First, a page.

North Korea State Media Joins Donald Trump in Bashing Democrats and Intelligence Chiefs Ahead of Kim Summit

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North Korean leader Kim Jong Un attends a press conference on September 19, 2018 in Pyongyang, North Korea. Pyeongyang Press Corps/Pool/Getty Images

North Korea's state media joined in President Donald Trump's bashing of the Democratic Party and U.S. intelligence officials in the lead up to a second summit between Trump and Kim Jong Un.

In an article announcing Kim's departure for Vietnam, where he will meet with Trump on Wednesday and Thursday, North Korea's central news agency KCNA blamed the Democrats for trying to disrupt negotiations between Pyongyang and Washington, and blamed former President Barack Obama for harming the relationship between the two countries.

"The Democratic Party of the U.S. and other opponents to the negotiations move overtly and covertly to disrupt them as supported by skepticism backed by all sorts of groundless stories and misinformation even at such a crucial moment as now," the agency said in its article.

North Korean leader Kim Jong Un attends a press conference on September 19, 2018 in Pyongyang, North Korea. Pyeongyang Press Corps/Pool/Getty Images

And in what appeared to be a response to the intelligence community's assessment that North Korea is unlikely to give up its nuclear weapons, KCNA said it is "absolutely as foolhardy as expecting to see a chicken turning into a phoenix to expect proper comment from the U.S. intelligence agencies as they have it as their basic mission to claim white to be black and lie to be truth."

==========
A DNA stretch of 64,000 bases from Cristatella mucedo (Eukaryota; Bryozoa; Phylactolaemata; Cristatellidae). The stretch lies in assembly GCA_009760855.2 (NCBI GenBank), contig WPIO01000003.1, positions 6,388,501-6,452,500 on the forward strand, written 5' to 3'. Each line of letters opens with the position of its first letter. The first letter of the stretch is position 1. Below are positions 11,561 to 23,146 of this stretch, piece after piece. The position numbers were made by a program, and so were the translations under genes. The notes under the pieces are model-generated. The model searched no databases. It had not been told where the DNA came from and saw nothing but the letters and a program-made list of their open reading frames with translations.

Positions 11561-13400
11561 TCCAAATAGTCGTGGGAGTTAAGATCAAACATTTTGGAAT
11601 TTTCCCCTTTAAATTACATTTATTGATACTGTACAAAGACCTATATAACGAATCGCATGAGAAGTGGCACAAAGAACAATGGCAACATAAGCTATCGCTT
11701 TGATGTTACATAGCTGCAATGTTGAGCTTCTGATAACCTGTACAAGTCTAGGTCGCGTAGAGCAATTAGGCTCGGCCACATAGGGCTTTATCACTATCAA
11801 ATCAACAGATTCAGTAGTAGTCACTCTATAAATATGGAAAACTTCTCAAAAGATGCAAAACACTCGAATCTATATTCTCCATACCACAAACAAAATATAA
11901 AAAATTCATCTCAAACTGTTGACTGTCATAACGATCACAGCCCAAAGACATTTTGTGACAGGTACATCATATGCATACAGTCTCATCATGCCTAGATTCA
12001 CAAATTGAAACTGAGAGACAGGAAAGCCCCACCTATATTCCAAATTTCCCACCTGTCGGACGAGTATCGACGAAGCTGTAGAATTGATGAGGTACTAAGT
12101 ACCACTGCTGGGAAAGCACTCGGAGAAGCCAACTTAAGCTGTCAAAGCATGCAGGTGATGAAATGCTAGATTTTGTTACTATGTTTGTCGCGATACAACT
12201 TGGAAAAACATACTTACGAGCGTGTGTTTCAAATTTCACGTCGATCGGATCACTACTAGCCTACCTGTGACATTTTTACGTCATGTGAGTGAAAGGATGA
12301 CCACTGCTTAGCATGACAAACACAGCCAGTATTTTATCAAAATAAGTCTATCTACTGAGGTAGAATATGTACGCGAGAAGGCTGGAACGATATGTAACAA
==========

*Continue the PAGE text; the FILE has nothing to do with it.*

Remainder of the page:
Many analysts note that Kim Jong Un has succeeded in winning Trump's trust by flattering him. Kim has sent Trump numerous letters filled with praise, which Trump has publicly called "beautiful." Trump has also claimed that he and the North Korean leader "fell in love" following their last meeting.

The North Korean media's attempts to mimic Trump's criticism of Democratic Party leaders and the U.S. intelligence community appear to be yet another attempt to make Trump feel like Pyongyang is on his side ahead of a key summit on the denuclearization of the Korean Peninsula.

Trump has repeatedly questioned the assessments of the U.S. intelligence community, which has contradicted Trump's claims that North Korea no longer poses a threat to the U.S. Many experts note that, in the absence of any concrete agreement between Washington and Pyongyang, North Korea has continued to develop nuclear weapons technology following the first summit between Trump and Kim in Singapore. The development of its nuclear program could give North Korea more leverage in its future negotiations with Washington.

Negotiators in Vietnam are expected to push for North Korea to provide a complete inventory of its nuclear weapons and to agree to allow inspectors into the country. North Korea's leadership has so far refused to provide a list of its nuclear weapons facilities because it says the list could be used to target key development sites if a conflict were to break out.

U.S. officials estimate that North Korea has up to 60 nuclear weapons, but the exact number of weapons and sites is unknown.